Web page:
You probably remember the recent copyright violation scandal involving Canon and landscape photographer Elia Locardi. He and the guys from FStoppers decided to tackle piracy in a fun and humorous way and trolled all those who tried to steal one of their tutorials. They created a fake Photographing the World 3 video and posted it on a torrent site. It started as a joke, but it revealed just how much photographers can be hypocritical about copyright.
I’m in a lot of flash and lighting groups on Facebook, and the amount of gear lust shown in them often surprises me. As do the excuses people come up with as to why the light in their images doesn’t look as well as it could. The vast majority of the time, the lighting inadequacies aren’t down to the gear they use, but the application of it.
Sure, there are times when the lighting gear absolutely matters. Just as the camera & lens used are equally as important. But having cheaper equipment is not an excuse to not get great shots. This video from Patrick Hall over at FStoppers proves this extremely well, putting $10,000 worth of Profoto gear up against $425 worth of speedlight kit.
Charging batteries is a pain in the backside. I remember when I used to shoot events with four Nikon SB-900 speedlights with SD-9 packs attached to each of them. That was 96 AA batteries I had to charge up the night before every event. Boy am I glad that more and more lights are switching to Lithium Ion now. Fewer batteries, and more pops per charge.
But even today, I still have a lot of batteries and devices to charge. There’s a dozen Nikon EN-EL15, another dozen Nikon EN-EL14, three tablets, three phones, Godox PB960 packs, the Godox A1, several USB power banks, gimbal batteries, drone batteries and a bunch of other stuff I haven’t listed. The trick is to get organised, and in this video from the folks over at FStoppers, we see how they organise their charging.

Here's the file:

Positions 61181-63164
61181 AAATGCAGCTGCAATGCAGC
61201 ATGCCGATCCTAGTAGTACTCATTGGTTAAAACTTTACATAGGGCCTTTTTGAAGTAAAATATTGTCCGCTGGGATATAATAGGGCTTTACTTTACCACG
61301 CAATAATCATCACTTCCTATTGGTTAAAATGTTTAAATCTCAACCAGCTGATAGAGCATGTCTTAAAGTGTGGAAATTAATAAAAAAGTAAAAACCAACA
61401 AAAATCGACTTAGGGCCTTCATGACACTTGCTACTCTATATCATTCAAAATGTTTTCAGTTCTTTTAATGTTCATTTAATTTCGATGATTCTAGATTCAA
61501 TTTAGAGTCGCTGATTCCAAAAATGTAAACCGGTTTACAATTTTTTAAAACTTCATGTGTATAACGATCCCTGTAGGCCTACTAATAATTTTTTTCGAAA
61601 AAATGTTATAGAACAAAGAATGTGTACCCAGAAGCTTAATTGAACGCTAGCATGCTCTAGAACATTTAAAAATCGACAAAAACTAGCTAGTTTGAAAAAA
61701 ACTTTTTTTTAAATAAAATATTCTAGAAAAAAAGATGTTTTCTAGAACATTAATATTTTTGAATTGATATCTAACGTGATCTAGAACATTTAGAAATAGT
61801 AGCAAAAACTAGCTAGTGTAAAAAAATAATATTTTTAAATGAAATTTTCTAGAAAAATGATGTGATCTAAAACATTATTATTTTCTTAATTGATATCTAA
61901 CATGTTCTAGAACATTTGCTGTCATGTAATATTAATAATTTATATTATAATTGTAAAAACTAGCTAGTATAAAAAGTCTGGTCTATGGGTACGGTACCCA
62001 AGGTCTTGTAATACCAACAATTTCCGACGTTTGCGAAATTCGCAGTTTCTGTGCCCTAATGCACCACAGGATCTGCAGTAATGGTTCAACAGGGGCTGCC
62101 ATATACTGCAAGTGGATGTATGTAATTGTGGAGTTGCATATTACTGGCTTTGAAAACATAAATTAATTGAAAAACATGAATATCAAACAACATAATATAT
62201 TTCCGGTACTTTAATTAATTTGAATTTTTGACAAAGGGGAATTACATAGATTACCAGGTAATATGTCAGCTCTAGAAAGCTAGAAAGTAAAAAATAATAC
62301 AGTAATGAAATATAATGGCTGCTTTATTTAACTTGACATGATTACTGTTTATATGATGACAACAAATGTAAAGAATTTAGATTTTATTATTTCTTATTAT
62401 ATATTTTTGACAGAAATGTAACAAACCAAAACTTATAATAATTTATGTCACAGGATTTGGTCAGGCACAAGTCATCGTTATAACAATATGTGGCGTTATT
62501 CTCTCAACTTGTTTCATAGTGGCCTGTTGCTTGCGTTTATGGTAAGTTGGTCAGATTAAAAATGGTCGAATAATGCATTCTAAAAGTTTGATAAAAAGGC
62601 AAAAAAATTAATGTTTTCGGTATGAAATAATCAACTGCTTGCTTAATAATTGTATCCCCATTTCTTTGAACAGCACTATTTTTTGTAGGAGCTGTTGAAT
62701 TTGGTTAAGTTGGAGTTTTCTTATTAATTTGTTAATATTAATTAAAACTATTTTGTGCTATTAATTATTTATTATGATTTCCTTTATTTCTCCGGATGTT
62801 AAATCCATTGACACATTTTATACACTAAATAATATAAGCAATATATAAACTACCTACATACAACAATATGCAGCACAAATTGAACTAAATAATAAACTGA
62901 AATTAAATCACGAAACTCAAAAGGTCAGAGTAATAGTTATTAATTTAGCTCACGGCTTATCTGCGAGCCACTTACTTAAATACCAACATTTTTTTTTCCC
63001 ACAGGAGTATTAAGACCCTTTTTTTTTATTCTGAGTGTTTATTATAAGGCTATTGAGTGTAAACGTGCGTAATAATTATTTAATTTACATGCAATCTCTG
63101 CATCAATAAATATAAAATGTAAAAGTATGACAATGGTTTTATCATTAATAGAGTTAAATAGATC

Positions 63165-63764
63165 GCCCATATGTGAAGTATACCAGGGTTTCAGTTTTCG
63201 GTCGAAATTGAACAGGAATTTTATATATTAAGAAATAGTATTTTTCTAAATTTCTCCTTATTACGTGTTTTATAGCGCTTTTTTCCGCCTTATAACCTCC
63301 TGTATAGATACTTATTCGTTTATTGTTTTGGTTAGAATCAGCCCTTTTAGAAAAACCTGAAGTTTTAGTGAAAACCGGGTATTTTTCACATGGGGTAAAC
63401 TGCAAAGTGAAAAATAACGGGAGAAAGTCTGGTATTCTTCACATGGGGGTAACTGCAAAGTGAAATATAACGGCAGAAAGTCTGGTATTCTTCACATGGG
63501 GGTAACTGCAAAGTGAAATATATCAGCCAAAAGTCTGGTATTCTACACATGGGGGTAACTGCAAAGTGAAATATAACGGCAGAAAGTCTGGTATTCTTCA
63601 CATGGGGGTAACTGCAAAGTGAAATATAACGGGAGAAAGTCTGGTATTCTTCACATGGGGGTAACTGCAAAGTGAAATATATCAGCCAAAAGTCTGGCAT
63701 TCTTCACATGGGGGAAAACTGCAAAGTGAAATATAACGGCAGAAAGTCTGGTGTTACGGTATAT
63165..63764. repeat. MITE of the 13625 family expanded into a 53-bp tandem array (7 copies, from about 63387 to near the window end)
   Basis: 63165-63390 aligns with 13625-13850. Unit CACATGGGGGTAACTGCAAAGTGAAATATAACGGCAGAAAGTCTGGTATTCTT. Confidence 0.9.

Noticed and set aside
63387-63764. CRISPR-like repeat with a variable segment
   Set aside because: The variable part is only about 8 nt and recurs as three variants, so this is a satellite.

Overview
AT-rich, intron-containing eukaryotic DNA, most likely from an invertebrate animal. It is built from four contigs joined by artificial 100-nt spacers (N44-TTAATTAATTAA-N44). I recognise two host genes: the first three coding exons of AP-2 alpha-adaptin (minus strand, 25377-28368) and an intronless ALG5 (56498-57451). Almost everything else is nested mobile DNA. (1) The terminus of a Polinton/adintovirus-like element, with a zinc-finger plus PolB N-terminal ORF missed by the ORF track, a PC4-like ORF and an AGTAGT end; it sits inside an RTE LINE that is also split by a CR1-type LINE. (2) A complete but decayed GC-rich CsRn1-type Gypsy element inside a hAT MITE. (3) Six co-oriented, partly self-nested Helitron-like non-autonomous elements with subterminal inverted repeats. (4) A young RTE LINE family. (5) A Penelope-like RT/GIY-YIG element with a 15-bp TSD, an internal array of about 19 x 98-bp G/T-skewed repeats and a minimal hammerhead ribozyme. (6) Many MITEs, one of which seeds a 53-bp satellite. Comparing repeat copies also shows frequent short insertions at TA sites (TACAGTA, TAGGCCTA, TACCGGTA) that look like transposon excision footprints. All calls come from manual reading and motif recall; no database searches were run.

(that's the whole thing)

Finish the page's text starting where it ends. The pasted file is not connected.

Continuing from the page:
Okay, we know that phone cameras can’t really compare to high-end professional gear. But this doesn’t mean phone cameras aren’t getting better and can’t give you some neat results. Lee Morris from FStoppers compares the new iPhone X with his favorite camera for the video, Panasonic GH5. He shoots 4K footage on both cameras in different conditions, and I have to say – the iPhone is surprisingly close to the GH5.
I think for most people, no matter how many comparisons or examples come out, the whole “actual camera vs smartphone camera” debate will never end. Every other new phone seems to be hailed as a “DSLR Killer” by social media. It’s only lately we’ve seen these sorts of claims from manufacturers themselves, though. It was a key selling point of the Huawei P9 and Apple say the iPhone 7 Plus shoots “DSLR quality pictures”. But does it?
We showed you some samples of the iPhone 7 Plus “portrait mode” recently, and many weren’t convinced. This video from Lee Morris over at FStoppers looks a little more in depth at the iPhone 7 Plus’ camera. He pits it against a DSLR in a bunch of different situations. Of course, it’s difficult to fairly compare a DSLR to any phone, given the vast difference in specs of today’s models. So, Lee chose to compare it with the 7 year old Nikon D300s.